The police chiefs from Brookfield, Riverside and North Riverside talked about a wide-ranging group of issues, from crime trends to local enforcement strategies at a meeting of the Riverside Township Republican Organization last Thursday night at the North Riverside Library.
The meeting was moderated by Illinois State Treasurer Judy Baar Topinka, a Riverside resident and former state GOP chairperson. Each chief gave an overview of policing philosophy in his village and took questions from the dozen or so Riverside Township GOP members present at the meeting.
With respect to crime in North Riverside, Police Chief Anthony Garvey said that some 90 percent of all offenses committed in the village relate to theft, principally at North Riverside Park Mall.
“The high theft rate is due to the mall and the other retail shopping areas in the village,” Garvey said.
In order to keep a lid on retail theft, Garvey said his department meets regularly with the mall’s management and security staff to map strategies for theft prevention and prosecution. North Riverside police also patrol the mall on foot on weekends and during the holiday season to deter retail theft.
“We also work with the Cook County State’s Attorney to prosecute these cases to the fullest extent of the law,” said Garvey, a 16-year veteran of the force who was promoted to chief earlier this year.
Garvey said that a close relationship with mall security and management could perhaps help deter theft in the same way that the department was able to foil a car theft ring that targeted the mall’s parking lot over a decade ago.
“When I started [16 years ago] there was an average of one car per day stolen out of the mall,” Garvey said. “Last year, we had something like 36 in the whole village.”
Outside of the mall, Garvey said that he’d like to implement two programs that will focus on the village’s seniors, including an Elderly Service Officer Program and a Senior Disabled Well-Being Check Program.
Garvey said that some of the most frustrating and perhaps preventable crimes are scams perpetrated on seniors. Sometimes the scams result in the loss of a few hundred dollars, but sometimes seniors are defrauded of thousands by criminals who see seniors as an easy mark.
A Senior Disabled Well-Being Check Program could function as a kind of reverse 911 program, according to Garvey, giving officers the ability to regularly make sure disabled seniors are safe.
Brookfield Police Chief Thomas Schoenfeld, a 21-year veteran of the Brookfield Police Department who has been chief since October 2004, said that he’s trying to bring a philosophy of “customer service” to the department.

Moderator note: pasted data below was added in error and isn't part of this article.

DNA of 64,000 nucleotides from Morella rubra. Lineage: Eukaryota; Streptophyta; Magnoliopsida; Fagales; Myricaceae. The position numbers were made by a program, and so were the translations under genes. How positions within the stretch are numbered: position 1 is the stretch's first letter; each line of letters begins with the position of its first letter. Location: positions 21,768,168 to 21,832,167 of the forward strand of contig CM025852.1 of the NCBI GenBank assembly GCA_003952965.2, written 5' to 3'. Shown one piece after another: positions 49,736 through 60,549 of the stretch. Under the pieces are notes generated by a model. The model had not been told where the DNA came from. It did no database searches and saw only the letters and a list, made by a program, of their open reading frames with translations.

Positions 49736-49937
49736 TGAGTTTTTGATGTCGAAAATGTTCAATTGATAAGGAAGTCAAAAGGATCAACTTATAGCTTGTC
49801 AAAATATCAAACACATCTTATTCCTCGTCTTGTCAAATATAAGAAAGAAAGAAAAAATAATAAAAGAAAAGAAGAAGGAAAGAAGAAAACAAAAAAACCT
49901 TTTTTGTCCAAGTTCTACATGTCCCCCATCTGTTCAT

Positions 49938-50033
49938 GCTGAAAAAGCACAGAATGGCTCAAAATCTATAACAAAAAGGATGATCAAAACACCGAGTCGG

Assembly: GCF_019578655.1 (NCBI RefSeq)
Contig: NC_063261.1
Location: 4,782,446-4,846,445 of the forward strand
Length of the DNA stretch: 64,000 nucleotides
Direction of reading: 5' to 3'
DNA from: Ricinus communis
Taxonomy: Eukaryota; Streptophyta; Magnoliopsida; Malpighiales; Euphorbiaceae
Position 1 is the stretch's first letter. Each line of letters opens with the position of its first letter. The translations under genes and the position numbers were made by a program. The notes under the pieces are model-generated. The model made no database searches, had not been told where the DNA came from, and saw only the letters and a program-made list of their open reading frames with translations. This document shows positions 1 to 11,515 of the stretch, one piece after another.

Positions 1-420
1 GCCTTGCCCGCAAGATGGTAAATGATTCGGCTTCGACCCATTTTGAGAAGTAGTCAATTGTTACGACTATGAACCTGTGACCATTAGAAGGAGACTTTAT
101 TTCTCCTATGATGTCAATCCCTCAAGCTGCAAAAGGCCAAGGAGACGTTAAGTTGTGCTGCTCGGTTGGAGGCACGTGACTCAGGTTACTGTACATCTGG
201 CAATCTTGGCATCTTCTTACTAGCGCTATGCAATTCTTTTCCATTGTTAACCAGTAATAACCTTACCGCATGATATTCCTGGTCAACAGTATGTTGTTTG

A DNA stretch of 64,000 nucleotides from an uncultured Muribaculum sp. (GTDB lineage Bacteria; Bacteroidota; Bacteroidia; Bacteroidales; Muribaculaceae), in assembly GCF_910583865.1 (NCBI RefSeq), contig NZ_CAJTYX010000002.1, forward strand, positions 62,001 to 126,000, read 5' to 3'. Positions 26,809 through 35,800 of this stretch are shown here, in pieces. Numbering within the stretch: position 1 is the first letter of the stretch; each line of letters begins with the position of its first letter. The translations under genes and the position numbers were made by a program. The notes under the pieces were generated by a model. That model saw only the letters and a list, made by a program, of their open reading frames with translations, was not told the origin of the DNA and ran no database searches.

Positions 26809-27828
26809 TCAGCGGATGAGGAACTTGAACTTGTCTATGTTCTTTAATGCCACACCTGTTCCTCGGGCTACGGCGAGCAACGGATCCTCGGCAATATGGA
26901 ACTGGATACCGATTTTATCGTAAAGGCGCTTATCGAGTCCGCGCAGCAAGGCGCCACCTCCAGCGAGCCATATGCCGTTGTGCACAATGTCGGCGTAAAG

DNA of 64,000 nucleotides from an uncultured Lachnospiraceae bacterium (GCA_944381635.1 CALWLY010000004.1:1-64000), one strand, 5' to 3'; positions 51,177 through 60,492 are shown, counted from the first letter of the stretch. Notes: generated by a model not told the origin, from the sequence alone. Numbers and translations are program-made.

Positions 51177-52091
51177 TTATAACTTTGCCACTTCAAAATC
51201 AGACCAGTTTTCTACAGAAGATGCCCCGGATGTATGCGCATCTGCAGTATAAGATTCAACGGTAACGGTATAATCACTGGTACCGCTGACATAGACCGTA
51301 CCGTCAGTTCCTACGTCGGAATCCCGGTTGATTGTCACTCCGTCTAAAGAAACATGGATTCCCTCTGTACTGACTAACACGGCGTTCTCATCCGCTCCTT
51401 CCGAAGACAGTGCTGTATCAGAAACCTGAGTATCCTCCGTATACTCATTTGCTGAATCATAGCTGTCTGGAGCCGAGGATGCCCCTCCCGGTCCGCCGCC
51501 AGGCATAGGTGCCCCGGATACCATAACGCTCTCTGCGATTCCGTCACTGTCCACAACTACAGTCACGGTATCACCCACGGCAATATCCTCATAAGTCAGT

“Every officer ought to be a community service officer,” Schoenfeld said. “The bottom line is I want to treat residents … the way I like to be treated.”
A cornerstone of that philosophy, Schoenfeld said, was to make the department proactive rather than reactive when it comes to fighting crime.
An example of where that approach has helped limit trouble is in the village’s two large parks, Kiwanis and Jaycee/Ehlert. Schoenfeld has asked his officers to patrol those parks and linger in them to discourage gangs using them as gathering places. The result has been less overt gang activity in the village, Schoenfeld said.
“We’ve targeted any area where there’s an ability for them to congregate in large numbers,” Schoenfeld said. “Once we did that, it immediately moved on.”
Schoenfeld has also emphasized the use of bike patrols as a crime deterrent.
“They have the ability to go where patrol cars can’t,” he said. “Bike patrols used to be scheduled for holidays and special events. Now they’re out there to make arrests. It’s not just for show.”
One area that remains a problem in the village are drug-related crimes, which Schoenfeld described as “maintaining a steady level, but at a high level.”
All three chiefs noted that cracking down on drug dealers was difficult for a single village with relatively small forces to do, given the effort and cost of those operations. In the past villages could call on the Cook County Northeast Metropolitan Enforcement Group (NMEG), but that group has since been dissolved.
“It’s a frustration to us at the local level,” Garvey said. “Those are very manpower-intensive operations, where you have to monitor areas for hours, days or weeks.”
Schoenfeld said that one area that continues to be a problem is the incidence of domestic violence.
“We’re constantly dealing with domestic issues, it’s really on the rise,” he said.
Riverside Police Chief Eugene Karczewski, who’s been that village’s chief for nearly 10 years after a 30-year career with the Chicago Police Department, said that domestic violence in Riverside has leveled off due in part to a police response policy that “mandates an arrest if there’s evidence that a battery occurred.”
“Our crime rate went up when we started that policy,” Karczewski said. “Now it’s leveled off and we have few repeat offenders once we get them into the court system.”
Karczewski also touted the department’s effort in helping enforce a new, tougher law targeting unlicensed, uninsured DUI offenders. In the wake of the death of Michael Gordon, a former Riverside police officer killed in the line of duty in Chicago by a drunk driver, Karczewski and Assistant Chief Thomas Weitzel lobbied other chiefs and state legislators to pass the law, which on Jan. 1, 2006 will result in felony charges for any unlicensed, uninsured driver cited for driving under the influence.
Karczewski also credited a strong relationship with officials at Riverside-Brookfield High School, which is located in Riverside, with limiting drug offenses there.
“We work hand in hand with the superintendent,” he said. “The drug problem there is not as bad as it used to be.”